When you’re building your home, you’re starting from scratch, so all costs should be figured into the total price of your home. First, you’ll need to find a lot to build on, which isn’t factored into the price of the home. Finding lots right in town will be difficult unless you’re able to buy an older home and demolish the existing structure. You may end up farther from some amenities than you like, but lots farther from town should come down in price as well. Once you’ve purchased your lot, you’ll need an architect to draw up your plans and help estimate the total cost of the home. You’ll also pay fees for land inspection, a building permit and an impact fee, which covers the cost of what a local government needs to provide infrastructure (roads, schools, water, etc.)

The Work Before the Build

Next, you’ll begin foundation work, which is a larger cost than homebuilders might realize. Excavation can lead to some surprises, like large rocks or bad soil. Be prepared to be flexible on the cost. Once the foundation is laid, the house can be built according to the architect’s (and your) plans and should run along projected costs, as long as you don’t give in to the temptation to upgrade along the way. Prospective homebuilders should be aware that kitchens and bathrooms are the most expensive rooms to build and outfit and take that into consideration when making your home plans.

Landscaping is sometimes a secondary consideration when building a home, but it’s important to keep in mind that a new home will have to start over with sod, trees and other landscaping. You need to factor these costs into your home-building plan or be comfortable with finishing your landscaping a step at a time.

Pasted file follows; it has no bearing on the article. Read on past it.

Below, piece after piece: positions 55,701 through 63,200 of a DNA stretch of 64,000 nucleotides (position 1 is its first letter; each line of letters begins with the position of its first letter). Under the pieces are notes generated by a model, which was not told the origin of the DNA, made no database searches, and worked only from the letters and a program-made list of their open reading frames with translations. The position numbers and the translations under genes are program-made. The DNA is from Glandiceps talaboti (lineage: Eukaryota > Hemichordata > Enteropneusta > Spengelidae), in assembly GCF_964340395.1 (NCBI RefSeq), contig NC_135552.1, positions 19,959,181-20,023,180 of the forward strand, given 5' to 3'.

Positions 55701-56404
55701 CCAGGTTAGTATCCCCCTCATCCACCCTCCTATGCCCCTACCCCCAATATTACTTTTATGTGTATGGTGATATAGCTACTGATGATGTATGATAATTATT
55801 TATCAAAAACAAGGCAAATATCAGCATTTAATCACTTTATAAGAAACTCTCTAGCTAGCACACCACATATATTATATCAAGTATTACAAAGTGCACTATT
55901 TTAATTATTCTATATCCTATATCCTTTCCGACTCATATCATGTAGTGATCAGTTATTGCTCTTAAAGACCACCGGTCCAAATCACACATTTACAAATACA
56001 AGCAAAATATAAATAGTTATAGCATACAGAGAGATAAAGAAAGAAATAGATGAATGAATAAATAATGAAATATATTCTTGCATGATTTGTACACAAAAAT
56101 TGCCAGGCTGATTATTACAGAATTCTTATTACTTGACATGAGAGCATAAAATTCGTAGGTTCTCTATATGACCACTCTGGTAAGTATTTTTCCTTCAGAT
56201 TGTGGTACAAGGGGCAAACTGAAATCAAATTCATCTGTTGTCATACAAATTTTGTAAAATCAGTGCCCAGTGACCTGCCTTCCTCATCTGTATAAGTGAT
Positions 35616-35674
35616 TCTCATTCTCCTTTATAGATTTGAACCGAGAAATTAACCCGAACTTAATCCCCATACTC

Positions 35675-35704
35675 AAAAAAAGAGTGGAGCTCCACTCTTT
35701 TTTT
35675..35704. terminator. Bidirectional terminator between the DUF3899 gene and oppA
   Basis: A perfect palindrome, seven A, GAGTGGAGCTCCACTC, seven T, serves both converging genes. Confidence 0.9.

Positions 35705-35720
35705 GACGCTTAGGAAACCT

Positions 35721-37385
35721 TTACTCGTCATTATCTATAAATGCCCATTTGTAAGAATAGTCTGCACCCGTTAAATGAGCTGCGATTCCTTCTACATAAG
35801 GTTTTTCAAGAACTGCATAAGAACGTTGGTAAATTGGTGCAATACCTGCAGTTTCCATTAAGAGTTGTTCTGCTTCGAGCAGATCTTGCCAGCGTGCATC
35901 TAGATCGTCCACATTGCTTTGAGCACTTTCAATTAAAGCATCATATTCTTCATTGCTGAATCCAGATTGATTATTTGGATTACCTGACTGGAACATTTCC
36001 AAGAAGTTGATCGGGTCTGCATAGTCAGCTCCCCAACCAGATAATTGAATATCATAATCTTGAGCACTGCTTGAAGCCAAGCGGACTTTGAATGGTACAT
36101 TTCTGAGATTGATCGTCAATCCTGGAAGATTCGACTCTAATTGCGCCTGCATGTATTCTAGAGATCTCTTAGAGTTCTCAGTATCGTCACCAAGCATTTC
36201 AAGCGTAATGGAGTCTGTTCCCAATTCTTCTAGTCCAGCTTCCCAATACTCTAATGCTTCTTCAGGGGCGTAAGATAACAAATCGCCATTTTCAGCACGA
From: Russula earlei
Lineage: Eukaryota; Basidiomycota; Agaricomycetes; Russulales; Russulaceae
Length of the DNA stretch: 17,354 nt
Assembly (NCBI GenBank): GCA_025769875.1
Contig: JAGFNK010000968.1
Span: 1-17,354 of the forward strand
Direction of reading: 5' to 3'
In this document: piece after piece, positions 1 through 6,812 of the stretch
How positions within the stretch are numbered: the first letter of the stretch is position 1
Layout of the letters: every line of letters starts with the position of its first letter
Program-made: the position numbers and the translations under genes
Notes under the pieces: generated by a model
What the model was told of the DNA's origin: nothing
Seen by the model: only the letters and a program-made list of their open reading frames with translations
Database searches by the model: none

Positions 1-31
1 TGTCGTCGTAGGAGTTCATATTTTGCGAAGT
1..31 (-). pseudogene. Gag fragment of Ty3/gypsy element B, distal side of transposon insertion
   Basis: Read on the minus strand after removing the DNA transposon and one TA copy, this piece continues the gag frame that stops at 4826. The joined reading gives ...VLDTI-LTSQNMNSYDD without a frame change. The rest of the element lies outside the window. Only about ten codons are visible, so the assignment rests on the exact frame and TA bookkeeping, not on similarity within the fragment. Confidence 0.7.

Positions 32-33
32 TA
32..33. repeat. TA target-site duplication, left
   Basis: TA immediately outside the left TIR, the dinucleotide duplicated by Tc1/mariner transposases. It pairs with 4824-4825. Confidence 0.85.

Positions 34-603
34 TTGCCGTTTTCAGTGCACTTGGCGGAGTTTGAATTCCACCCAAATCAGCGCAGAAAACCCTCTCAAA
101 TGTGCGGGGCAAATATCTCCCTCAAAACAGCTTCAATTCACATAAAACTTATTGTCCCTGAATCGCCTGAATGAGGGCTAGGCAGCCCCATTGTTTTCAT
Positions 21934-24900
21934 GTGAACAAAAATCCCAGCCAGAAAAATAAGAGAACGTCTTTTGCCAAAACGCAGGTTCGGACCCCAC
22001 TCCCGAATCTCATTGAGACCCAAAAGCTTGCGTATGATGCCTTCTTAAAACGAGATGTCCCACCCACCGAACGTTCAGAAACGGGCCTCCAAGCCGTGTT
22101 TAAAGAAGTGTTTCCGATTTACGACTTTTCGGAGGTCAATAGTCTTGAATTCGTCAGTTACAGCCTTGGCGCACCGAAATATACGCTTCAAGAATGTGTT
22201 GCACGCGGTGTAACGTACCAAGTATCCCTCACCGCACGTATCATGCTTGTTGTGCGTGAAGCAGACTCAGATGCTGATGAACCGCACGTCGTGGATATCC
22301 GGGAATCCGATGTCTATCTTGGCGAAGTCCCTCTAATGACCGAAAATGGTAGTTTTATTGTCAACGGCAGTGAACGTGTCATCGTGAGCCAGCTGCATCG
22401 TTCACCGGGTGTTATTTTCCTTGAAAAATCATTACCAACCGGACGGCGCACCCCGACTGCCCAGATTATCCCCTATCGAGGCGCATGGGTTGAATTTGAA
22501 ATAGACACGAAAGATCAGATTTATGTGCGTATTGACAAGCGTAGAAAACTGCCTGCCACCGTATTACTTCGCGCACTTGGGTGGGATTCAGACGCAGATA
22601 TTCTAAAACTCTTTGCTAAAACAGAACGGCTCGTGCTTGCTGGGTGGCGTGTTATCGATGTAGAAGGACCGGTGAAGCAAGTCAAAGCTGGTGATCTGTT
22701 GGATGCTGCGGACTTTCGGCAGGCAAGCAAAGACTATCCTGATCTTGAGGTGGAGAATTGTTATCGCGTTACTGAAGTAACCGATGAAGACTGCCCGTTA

That New Home Feeling

Once you’re in your new home, though, the benefits are many. All new appliances and the latest building materials are generally far more energy efficient than older homes. You’ll also benefit from warranties on many of your new appliances. Many builders also include warranties if major structural problems should arise in the first year or two.

Perhaps the biggest benefit of building your own home comes down to you. It may not be cheaper to build your home, but you are likely to get exactly what you want and live where you want to, which can be worth the cost of the build.

One final consideration when building a new home is how your home will appreciate in value or attract buyers if you decide to sell. While it seems strange to think of selling your home just as you’re beginning to build it, considering what future buyers might like, and might not, is important if you think you might sell your home eventually.

Bottom line on building your home

Building your home might look cheaper, but watch out for hidden costs not included in the price of the build. Stay within your budget when facing decisions like upgrading cabinets, fixtures and other decisions to avoid runaway costs, but also don’t be afraid to splurge a little on what you really want. After all, you may only build once.

Is 2022 the right year to buy a new home or build one? Much of this decision rests with your individual situation. The construction market is currently in the midst of some pandemic-induced shortages of building materials. This could affect the price of building a home, but if you’re willing to wait a few months to begin work, prices may drop again. The cost of buying a home has also risen recently as some builders have slowed construction during the pandemic. Still, finding a home that fits your needs and finances, whether it’s a new home or an older one, is the most important consideration.

When you’re ready to talk about how to finance your home, visit us at https://fsbmortgageloan.com/ for more information on how to get started on the loan process and the best way to find the home that is right for you.

Meet the author

A little about Liz Harrell

Elizabeth Harrell is an author, freelance writer, and lives in Conway. Her book, My (not so) Storybook Life, was published in 2011. Her blog projects and articles have been featured in At Home Arkansas, Apartment Therapy, Better Homes and Gardens, Design Sponge, and here on Only in Arkansas. Visit her at https://elizabeth-harrell.com

Read more stories by Liz Harrell